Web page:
Tosa Takes First Step Toward Gun Ban in City Venues
City buildings and certain events in Hart Park would bar both concealed and openly carried weapons under city attorney's proposal.
By the time Wisconsin's new law allowing people to carry concealed weapons goes into effect in November, Wauwatosa could have its own law in place that is considerably more strict in banning weapons from city buildings.
"Right now, open carry is legal," Police Chief Barry Weber reminded a Common Council committee Tuesday night. "You could walk in here with a gun strapped to your leg."
Currently, weapons are banned only in part of City Hall while Municipal Court is in session.
But a provision in the state concealed-carry law not only allows municipalities to ban concealed weapons from any or all of their buildings, it allows them to ban openly carried weapons as well, said City Attorney Alan Kesner.
Kesner's office introduced a proposal Tuesday recommending that the Common Council do just that.
The proposal covering city buildings is fairly cut and dried. A memo from Kesner to the Community Development Committee says, "The Common Council should introduce an ordinance prohibiting the possession of weapons at all city-owned and operated buildings" and post signs accordingly.
A second recommendation covering public spaces outdoors is a bit more complicated.
The new state law does not allow the city to ban weapons from parks, either openly carried or concealed, Kesner said. It does, however, allow the organizers of special events to ban weapons from their venues.
Citing the principles of "police power" and "home rule" granted to municipalities, Kesner said, the city can make it a condition of the rental contract with event organizers in Hart Park and its stadium that they must ban weapons during their events.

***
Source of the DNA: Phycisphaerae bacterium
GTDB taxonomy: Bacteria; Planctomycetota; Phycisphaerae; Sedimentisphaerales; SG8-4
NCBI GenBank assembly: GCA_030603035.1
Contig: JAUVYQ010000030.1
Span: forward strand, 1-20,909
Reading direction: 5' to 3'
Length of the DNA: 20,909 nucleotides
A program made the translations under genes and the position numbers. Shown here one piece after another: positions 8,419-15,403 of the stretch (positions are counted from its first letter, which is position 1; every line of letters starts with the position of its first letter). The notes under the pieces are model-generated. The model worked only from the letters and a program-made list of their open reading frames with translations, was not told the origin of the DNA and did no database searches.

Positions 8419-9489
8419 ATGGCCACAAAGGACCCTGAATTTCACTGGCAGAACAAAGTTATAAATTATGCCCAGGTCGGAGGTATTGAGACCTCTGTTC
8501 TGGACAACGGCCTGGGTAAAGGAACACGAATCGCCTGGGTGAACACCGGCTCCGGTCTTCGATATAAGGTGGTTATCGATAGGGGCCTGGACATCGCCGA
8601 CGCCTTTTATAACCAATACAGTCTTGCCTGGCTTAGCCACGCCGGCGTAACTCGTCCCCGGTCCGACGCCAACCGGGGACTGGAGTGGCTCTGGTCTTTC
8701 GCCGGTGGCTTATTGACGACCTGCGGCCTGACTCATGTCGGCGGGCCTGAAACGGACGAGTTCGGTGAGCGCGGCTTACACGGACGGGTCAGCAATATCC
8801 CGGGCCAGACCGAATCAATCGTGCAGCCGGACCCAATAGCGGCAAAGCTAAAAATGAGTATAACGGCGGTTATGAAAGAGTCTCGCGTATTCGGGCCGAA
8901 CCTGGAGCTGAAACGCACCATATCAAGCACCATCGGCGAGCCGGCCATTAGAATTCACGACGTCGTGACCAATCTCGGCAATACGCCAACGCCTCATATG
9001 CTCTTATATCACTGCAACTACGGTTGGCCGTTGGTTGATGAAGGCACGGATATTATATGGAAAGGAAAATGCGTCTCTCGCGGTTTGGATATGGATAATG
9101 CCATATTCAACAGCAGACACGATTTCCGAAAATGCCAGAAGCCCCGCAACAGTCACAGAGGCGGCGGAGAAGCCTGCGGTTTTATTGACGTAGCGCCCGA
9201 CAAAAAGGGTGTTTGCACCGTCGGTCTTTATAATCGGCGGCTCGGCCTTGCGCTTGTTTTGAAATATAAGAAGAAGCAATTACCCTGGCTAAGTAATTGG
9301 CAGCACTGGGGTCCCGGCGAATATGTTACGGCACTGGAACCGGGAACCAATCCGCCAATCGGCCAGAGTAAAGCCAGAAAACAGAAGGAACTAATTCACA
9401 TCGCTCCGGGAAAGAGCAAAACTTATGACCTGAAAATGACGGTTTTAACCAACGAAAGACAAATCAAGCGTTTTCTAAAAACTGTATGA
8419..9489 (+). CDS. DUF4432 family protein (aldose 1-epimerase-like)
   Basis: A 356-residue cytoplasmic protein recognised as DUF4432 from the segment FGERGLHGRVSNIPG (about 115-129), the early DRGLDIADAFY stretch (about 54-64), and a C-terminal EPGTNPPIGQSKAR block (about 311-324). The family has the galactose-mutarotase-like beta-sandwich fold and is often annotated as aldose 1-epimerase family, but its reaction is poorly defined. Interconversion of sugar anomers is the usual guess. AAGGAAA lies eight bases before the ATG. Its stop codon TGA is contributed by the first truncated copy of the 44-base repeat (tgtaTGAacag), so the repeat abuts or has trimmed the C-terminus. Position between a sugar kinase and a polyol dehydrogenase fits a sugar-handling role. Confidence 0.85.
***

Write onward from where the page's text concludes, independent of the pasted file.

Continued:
Kesner's memo to council members addressed only the city-owned park and not events held in other public spaces, such as on city streets during festivals.
"The law defines special events pretty tightly," Kesner said in an interview Wednesday. "It states that they have to be events for which there is a gate or designated entrance and where admission is charged.
"I think that open-air events like Tosafest would be tough to sell as something you could control under those conditions."
The Community Development Committee discussed the proposal only briefly before voting to introduce it formally at its next meeting in two weeks.
Whitefish Bay has already passed a similar ordinance and Brookfield is developing its own. In Sturtevant, meanwhile, the police chief is against a ban in Village Hall.
Aldermen did ask Weber about his thoughts on the matter, and while not specifically going on record for or against the proposal, he said simply, "Keep in mind that the government's first duty is to protect the pubic."
Ald. Jacqueline Jay expressed her concern that the public should be given ample opportunity to speak on the matter, and Kesner assured her that all committee meetings where it will be discussed would, as always, be open to public comment.
Weber had one final thought for the evening, speaking, he said, as someone who had been carrying a weapon for 39 years.
"It's a travesty that in this country people don't feel safe unless they're carrying a weapon," he said. "It didn't use to be that way."
The text of the city attorney's memo is attached in the photo gallery.